This beautiful moth is called the Black Witch Ascalapha odorata in the family Noctuidae, which are the Owlet moths. This is an impressively large moth with a wingspan up to 6 inches (there are even reports they could reach 7 inches). The females are larger than males and are marked with more contrasting colors. They have pinkish-white bands across the middle of the wings. Both males and females are brown with alternating wavy lines and bands. Often there will be a iridescent blue sheen to the wings. They are the only species within their genus in North America and would be hard to mistake for any other species. These are a tropical or sub-tropical species and are found in South and Central America as well as Texas and Florida. Often from June-October they will stray further north and make their way in Missouri as well as other areas. They have even been found in Canada.
The one photographed here was found in St. Joseph by a friend of mine named Colton. He was at work at the Miniature Golf Course where he is employed and found it clinging to the side of a wall. He knew it was something unusual and captured it to add to his own personal insect collection. He brought it by to show me to see if I could identify it. I knew right away, even before he opened the brown paper bag it was in what he had. I was so envious, I have been looking for one of these for 3 years. I am happy for him too, this may be a county record for Buchanan County. We will do some more research on it and find out. I brought the moth home to photograph it for Colton and do some research on it so I could post this blog. Now I must return it to him
There is much myth and mystery surrounding this moth. They are commonly mistaken for bats because of their large size and their night time flying habits. The Mayans called them Mah-Ha-Na which translates into "May I borrow your house", and comes from their often being found inside homes fluttering around at night. In Mexico they are feared as a sign of death. If someone should fall ill and be visited at night by one of these moths, they will surely die. On Cat Island, Bahamas, they are locally known as Money Moths or Moneybats, and the legend is that if they land on you, you will come into money. In South Texas they are thought to be lucky if they land above your doorway and remain there, you should play the lottery, because you will win.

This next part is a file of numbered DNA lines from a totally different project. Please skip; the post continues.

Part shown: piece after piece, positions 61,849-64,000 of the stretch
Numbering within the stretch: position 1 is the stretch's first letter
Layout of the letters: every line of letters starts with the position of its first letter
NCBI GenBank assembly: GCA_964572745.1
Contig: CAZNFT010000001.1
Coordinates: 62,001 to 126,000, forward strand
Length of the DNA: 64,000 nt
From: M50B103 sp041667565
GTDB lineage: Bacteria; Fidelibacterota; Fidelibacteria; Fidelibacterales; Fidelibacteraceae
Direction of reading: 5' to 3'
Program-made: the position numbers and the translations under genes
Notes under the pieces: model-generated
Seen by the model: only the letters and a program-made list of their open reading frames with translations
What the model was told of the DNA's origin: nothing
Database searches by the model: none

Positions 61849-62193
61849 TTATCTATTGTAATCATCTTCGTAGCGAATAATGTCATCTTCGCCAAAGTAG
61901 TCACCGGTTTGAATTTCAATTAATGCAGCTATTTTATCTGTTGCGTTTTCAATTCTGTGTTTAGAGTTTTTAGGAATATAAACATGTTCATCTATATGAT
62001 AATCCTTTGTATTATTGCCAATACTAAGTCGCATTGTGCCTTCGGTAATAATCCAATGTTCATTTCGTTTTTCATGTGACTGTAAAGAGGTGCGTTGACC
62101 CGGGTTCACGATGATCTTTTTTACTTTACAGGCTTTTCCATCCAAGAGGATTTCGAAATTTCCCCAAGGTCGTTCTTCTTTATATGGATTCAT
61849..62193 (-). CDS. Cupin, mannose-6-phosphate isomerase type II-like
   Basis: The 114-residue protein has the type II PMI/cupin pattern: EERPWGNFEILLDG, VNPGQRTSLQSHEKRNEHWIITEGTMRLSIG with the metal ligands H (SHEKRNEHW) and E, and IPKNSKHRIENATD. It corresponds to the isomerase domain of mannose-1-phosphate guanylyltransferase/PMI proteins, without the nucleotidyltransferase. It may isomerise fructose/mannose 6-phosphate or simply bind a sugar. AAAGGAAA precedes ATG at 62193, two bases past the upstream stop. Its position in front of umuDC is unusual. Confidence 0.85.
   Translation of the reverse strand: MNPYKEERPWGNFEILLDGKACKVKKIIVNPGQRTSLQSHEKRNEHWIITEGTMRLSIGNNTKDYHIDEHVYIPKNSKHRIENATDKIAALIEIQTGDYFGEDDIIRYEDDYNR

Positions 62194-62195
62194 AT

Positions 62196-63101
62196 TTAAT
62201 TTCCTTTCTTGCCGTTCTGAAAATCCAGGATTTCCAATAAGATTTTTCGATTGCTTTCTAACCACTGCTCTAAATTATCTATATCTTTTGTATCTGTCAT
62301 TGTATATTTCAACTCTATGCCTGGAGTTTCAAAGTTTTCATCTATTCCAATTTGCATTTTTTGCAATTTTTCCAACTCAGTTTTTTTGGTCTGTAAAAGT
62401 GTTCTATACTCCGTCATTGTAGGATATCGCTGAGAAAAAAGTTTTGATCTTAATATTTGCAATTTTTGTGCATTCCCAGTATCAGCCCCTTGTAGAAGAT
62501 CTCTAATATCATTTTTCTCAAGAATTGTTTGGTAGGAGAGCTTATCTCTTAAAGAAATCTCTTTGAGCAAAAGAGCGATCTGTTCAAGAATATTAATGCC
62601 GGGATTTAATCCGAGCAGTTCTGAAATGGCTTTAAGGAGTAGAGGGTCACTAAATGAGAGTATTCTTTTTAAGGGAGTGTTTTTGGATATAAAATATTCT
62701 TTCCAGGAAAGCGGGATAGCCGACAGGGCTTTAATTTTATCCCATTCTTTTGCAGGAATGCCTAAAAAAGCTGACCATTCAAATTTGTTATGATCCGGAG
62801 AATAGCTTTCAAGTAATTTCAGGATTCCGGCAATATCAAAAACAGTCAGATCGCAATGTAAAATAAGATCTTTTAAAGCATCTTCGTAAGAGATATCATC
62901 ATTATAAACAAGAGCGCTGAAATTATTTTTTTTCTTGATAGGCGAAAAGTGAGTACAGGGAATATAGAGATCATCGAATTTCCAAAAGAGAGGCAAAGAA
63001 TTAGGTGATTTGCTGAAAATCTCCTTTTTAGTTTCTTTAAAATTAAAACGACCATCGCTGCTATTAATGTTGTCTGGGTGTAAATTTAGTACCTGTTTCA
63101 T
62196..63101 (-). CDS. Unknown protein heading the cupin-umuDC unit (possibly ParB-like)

These moths are capable of flying great distances in only few days. They are entirely nocturnal and fly at night. They are often attracted to pole lights, porch lights or other light sources. During the day they will rest under the eaves of houses, in sheds, barns or garages. They have even been found resting underneath cars, and don't seem to be bothered at all when the car is in motion.
Colton is hoping to get her to lay eggs so he can attempt to raise them. The host plant are trees in the pea family. After looking up which trees would qualify in Missouri I found that they list the Kentucky Coffee Tree and Black Locust. One of our biologist where I work felt that plants in the Cassia family may work as well such as Partridge Pea. The adults are fond of overripe fruit, alcohol, and sometimes nectar.
I want to thank Colton for allowing me to bring this beautiful moth home and capture images of her. I will just have to keep looking and hopefully I will be as blessed as Colton was to find one of God's most beautiful creatures.